Article: Late Cambrian Brachiopoda, Mollusca, and Trilobita from Northern Victoria Land, Antarctica
J. H. Shergold, R. A. Cooper, D. I. MacKinnon and E. L. Yochelson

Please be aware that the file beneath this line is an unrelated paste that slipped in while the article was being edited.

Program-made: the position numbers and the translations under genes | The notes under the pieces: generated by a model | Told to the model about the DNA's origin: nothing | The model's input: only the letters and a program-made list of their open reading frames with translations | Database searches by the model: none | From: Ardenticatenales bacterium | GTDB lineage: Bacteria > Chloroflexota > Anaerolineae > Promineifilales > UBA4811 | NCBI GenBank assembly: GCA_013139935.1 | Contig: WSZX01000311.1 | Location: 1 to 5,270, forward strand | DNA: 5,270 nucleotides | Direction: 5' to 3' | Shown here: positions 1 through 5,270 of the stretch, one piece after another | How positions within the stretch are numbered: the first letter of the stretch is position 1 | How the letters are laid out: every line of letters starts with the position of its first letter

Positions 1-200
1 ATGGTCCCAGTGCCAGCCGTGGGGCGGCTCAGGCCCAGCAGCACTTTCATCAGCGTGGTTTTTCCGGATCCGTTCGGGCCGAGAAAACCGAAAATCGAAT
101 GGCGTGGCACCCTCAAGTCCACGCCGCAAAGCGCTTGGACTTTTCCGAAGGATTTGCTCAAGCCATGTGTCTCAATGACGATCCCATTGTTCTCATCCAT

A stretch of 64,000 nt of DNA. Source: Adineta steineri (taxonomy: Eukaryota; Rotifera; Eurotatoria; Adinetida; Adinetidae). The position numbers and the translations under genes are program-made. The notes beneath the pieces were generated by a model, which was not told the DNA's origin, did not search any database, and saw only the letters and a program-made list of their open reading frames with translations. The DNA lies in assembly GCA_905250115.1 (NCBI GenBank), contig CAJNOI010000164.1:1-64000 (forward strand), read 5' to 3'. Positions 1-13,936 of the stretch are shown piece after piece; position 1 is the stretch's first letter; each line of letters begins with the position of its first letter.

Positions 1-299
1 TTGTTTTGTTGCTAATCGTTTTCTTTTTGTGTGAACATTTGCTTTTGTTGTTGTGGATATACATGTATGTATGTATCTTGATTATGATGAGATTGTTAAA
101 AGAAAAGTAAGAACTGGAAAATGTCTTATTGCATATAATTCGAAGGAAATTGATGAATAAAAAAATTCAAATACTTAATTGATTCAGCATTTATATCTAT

The discovery of late Cambrian fossils in the Bowers Group of Northern Victoria Land, Antarctica, provides the first reliable evidence for the age of basement sedimentary rocks in the region. Together with a previously reported fauna of generally similar over-all composition and age, from the Heritage Range of the Ellsworth Mountains on the opposite side of the continent, they are the only late Cambrian fossils known in Antarctica and the youngest yet reported from the pre-Devonian basement.Seventeen taxa of trilobites (including representatives of Pseudagnostus, Stigmatoa, Pedinocephalus, Prochuangia, and Proceratopyge), four of molluscs (Contitheca webersi, sp. nov., Hyolithes, Pelagiella, Scaevogyra), and three of brachiopods (Schizambon reticulatus, sp. nov., Billingsella, Prototreta) are described; they represent a single fauna of late Idamean (Erixanium sentum Zone; late Dresbachian, late Tuorian) age.The fauna bears affinity with faunas of Australia, China, and Kazakhstan, in agreement with affinities indicated by previously described early and middle Cambrian trilobite faunas of Antarctica.